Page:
What is Melting Point?
one of the characteristic physical properties of a solid

What is Melting Point used for?
to characterize a known compound (if you had to choose between several known compounds)

to record a physical characteristic for a new compound (important for comparison between compounds)

to establish purity of a known compound (if an experiment reliably forms this known compound OR if you are taking a melting point of a known compound)

What kind of compounds will melt over a wider range of temperatures and at a lower mp than original and why?
Impure compounds because energy is used to overcome crystal lattice energy to melt a solid.

Impurities disrupt crystal lattice, so requires less energy to break intermolecular forces.

What are factors that affect melting point?
Intermolecular forces (ionic attractions, VdW forces, dipole-dipole interactions, and hydrogen bonds)

How molecules stack (shape of molecule)

Which packs better, saturated or unsaturated and why?
saturated (butter) packs better as it has a higher melting point than unsaturated fat (olive oil) which has a lower melting point.

Efficient stacking is the ability of molecules to pack tightly into a crystal lattice maximizing van der waals forces.

Melting Point Apparatus
Mel-Temp melting point apparatus

Filling Melting Point Capillaries Criteria
1. Sample must be dry
2. Sample must be finely powdered
3. Sample must be packed tightly
4. Sample must not be more than 2-3 mm high?

Why does a sample need to be dry for filling the mp capillary
Moisture from solvents like water and other solvents will depress the melting point like an impurity.

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Why does a sample need to be finely powdered?
If sample is in chunks, sample will not pack well, causing air pockets that slow heat transfer. Air pockets are not good head conductors

Why must the sample be packed tightly?And how is it accomplished?
To avoid air pockets. By rapping sharply on a hard surface

Why does a sample have to be no more than 2-3 mm high?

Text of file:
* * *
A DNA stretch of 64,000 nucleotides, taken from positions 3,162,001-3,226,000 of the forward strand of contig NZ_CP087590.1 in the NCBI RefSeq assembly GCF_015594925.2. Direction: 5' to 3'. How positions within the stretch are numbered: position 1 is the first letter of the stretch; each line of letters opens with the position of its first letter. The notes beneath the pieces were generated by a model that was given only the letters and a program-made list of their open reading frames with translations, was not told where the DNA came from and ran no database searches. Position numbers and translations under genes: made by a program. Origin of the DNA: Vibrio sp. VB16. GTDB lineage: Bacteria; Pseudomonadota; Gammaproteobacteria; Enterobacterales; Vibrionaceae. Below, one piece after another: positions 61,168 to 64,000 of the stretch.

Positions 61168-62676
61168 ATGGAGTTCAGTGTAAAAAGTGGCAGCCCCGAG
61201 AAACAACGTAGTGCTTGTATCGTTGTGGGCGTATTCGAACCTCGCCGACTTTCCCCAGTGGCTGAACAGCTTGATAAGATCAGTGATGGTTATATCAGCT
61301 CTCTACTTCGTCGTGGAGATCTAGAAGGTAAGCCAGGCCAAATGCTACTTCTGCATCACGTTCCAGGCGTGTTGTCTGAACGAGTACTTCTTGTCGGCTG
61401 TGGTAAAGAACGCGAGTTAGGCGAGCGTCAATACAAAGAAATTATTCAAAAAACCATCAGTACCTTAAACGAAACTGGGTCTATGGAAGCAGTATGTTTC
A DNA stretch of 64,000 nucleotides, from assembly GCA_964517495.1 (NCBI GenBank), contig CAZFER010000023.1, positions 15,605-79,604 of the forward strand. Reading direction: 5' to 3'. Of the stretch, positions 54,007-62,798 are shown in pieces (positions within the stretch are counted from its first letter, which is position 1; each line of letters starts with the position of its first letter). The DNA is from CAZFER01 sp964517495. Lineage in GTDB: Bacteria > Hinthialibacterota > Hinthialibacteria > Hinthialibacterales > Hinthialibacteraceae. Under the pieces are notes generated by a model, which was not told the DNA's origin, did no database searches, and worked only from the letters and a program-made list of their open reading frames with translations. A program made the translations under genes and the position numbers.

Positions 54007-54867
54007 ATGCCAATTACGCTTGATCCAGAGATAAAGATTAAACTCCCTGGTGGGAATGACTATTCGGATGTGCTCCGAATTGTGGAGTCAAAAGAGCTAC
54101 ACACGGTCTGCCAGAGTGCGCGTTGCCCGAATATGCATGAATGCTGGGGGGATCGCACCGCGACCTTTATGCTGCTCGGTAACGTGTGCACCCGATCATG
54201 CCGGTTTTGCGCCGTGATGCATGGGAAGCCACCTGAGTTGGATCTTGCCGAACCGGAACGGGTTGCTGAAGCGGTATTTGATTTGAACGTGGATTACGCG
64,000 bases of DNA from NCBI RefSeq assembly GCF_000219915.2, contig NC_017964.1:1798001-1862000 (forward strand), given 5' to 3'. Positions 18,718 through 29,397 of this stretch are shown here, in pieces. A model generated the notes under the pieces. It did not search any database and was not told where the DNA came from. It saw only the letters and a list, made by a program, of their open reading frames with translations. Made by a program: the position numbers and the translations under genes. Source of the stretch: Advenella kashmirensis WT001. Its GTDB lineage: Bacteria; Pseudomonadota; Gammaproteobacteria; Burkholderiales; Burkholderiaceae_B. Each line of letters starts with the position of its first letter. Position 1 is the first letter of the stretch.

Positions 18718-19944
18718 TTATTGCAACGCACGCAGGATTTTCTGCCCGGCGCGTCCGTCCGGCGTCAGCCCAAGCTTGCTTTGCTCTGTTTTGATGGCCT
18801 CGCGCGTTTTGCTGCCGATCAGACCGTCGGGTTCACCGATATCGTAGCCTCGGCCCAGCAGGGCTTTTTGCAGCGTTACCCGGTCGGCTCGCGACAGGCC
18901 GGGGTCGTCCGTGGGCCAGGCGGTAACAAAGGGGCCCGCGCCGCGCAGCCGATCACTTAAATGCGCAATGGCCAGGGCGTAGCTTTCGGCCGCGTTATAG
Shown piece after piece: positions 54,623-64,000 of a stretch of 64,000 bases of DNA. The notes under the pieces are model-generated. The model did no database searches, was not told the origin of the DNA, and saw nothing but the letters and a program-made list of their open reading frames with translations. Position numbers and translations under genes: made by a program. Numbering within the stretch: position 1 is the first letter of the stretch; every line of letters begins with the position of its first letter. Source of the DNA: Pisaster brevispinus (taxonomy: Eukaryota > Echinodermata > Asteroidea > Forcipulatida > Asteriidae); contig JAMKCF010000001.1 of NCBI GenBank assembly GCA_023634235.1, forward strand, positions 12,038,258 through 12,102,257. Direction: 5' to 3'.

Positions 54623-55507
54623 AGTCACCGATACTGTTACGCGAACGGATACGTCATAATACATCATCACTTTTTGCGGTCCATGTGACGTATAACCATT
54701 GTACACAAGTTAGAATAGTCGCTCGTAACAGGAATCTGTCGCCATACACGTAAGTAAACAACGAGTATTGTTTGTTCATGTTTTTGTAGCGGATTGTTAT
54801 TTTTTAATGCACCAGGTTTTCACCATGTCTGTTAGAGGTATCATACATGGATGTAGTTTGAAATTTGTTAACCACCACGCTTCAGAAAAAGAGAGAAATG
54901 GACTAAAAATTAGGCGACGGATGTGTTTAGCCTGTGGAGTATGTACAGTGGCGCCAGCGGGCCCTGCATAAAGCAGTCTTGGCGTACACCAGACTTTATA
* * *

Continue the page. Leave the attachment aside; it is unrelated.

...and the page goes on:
If too much in capillary, there will be a differential in temperature throughout sample. Steps 2-4 is to ensure efficient transfer of heat throughout sample. If sample is pure and dry and steps 2-4 are not adhered to then sample will appear to have a wider range and upper melting point of range will eventually match true mp.

Determination of Melting Point
Sample in capillary tube is placed in sample holder of Mel-Temp. Record melting range

Observed Melting range
temperature from when the first drop of liquid is observed (in the sample) to the temperature when sample is completely liquefied.

Real Melting range
from eutectic point to when sample is completely liquefied

What is not considered melting?
shrinking, sagging, color change, texture changes and sweating (sweating is where droplets appear on the outside surface of sample due to inefficient drying)

Why can you not use a sample that you had already melted to run another melting point determination?
The sample may decompose, so second mp will be lower than the first

What kind of molecules decompose before melting?
Change of color is an indicator of decomposing. Ionic organic molecules and compounds having many strong hydrogen bonds i.e. sucrose

What if you find that the sample disappears as you heat it?
Sample has sublimed and the remedy would be to use sealed capillaries

Why doesn’t a change in atmospheric pressure change mp by much?
The solid/liquid transition does not involve a significant change in molal volume

Why must determination be slow?
To give enough time for heat to be transferred equally from heating block to sample to the thermometer. If you go too fast, temperature at sample is very different than temperature at thermometer. And sample appears to have a wide range.

Noting that the heat reaches the sample before the thermometer, when you heat a sample too quickly, do you expect the initial observed mp temp to be higher or lower than expected temperature?

When you take mp of unknowns, in the procedure it is suggested that you make
two samples of the pure unknown because 1st; fast determination to ascertain approx mp 2nd: to mix with standard to identify unknown

What do use to explain the behavior of impure compounds
melting point composition diagram

A change in what characteristic results in a lower melting point?
mixture has a lower vapor pressure than the vapor pressure of the pure compound

Melting vs. Dissolving
Melting is disrupting/breaking intermolecular forces within molecule

Dissolving is disrupting attractive forces of two molecules and getting them to interact with each other.

Eutectic temperature
the lowest temperature at which a mixture at a certain concentration will start melting

Eutectic point
Lowest point on melting point composition diagram where a mixture has a very narrow melting range
Point at which the two solids and their liquid solutions are in equilibrium

Why would a eutectic point or temperature be difficult to detect?
Impurities could cause the mixture to begin melting at a temperature lower than the eutectic point.
Because it represents the point at which an infinitesimal amount of solid mixture has begun to melt

What criteria must an impurity satisfy in order for it to depress a melting point?
Must be soluble in compound. Can be solid or liquid. Disrupt the crystal lattice of the pure substance, making the substance weaker

Insoluble impurities are poor heat conductors and act just like air pockets. Effect on mp and melting range?
Thus takes less energy to break the bonds (lowers mp). Also melts over a wider range of temps

What are similarities and differences between a eutectic point and mp of a pure compound?